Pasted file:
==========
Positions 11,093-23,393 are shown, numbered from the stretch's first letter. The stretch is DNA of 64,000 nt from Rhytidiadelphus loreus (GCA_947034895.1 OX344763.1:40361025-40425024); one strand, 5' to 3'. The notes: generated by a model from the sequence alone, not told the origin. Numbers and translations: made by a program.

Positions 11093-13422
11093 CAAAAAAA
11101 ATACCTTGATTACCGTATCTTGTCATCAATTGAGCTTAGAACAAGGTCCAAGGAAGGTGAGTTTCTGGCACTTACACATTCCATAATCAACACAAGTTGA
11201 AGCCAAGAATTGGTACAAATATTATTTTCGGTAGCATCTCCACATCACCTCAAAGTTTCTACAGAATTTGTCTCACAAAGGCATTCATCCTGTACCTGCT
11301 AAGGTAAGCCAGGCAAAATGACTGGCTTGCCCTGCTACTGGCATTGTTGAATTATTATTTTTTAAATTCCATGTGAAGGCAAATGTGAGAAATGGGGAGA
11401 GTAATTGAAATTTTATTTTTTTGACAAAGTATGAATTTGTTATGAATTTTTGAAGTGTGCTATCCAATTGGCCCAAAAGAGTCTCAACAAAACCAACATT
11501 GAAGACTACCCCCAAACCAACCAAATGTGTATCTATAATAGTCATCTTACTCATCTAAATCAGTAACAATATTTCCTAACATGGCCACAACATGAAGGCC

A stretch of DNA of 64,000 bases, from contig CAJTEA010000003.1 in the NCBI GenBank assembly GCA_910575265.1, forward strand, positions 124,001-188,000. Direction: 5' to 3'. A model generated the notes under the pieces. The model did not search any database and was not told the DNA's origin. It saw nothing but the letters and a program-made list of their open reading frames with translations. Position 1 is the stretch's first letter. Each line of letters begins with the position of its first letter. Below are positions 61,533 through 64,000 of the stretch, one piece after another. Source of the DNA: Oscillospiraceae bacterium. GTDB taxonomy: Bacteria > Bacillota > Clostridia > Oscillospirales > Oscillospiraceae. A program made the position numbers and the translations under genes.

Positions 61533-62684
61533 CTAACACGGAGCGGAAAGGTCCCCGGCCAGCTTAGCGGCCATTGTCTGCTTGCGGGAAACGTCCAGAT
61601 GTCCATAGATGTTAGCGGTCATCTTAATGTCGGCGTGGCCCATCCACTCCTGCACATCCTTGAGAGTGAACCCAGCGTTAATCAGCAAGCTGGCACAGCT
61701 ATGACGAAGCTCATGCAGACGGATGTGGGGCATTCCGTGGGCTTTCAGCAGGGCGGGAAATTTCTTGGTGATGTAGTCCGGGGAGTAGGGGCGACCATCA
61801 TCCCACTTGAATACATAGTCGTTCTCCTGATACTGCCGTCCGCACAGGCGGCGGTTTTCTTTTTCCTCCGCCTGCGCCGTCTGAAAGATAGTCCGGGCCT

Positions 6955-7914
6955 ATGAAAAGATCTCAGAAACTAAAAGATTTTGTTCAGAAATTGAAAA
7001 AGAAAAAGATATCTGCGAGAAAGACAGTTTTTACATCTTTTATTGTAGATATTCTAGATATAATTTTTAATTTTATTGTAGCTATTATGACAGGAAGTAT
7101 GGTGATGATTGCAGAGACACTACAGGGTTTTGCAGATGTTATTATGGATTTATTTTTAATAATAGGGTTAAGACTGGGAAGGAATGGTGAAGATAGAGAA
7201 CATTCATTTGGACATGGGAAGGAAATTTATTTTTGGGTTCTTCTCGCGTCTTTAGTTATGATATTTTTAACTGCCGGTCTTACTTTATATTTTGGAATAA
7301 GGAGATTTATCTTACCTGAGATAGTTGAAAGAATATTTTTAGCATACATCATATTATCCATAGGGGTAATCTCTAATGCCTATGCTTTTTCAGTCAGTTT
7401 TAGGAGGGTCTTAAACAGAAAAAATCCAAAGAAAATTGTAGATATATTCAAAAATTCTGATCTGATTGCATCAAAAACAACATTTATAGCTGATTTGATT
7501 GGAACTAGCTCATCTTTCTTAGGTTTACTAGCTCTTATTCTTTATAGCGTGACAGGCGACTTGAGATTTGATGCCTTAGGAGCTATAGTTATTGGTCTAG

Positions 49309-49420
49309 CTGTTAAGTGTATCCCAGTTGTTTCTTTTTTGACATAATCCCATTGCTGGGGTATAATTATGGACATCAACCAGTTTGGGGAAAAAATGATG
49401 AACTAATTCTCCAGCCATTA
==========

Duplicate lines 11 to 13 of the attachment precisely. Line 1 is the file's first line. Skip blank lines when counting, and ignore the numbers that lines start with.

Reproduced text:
61533 CTAACACGGAGCGGAAAGGTCCCCGGCCAGCTTAGCGGCCATTGTCTGCTTGCGGGAAACGTCCAGAT
61601 GTCCATAGATGTTAGCGGTCATCTTAATGTCGGCGTGGCCCATCCACTCCTGCACATCCTTGAGAGTGAACCCAGCGTTAATCAGCAAGCTGGCACAGCT
61701 ATGACGAAGCTCATGCAGACGGATGTGGGGCATTCCGTGGGCTTTCAGCAGGGCGGGAAATTTCTTGGTGATGTAGTCCGGGGAGTAGGGGCGACCATCA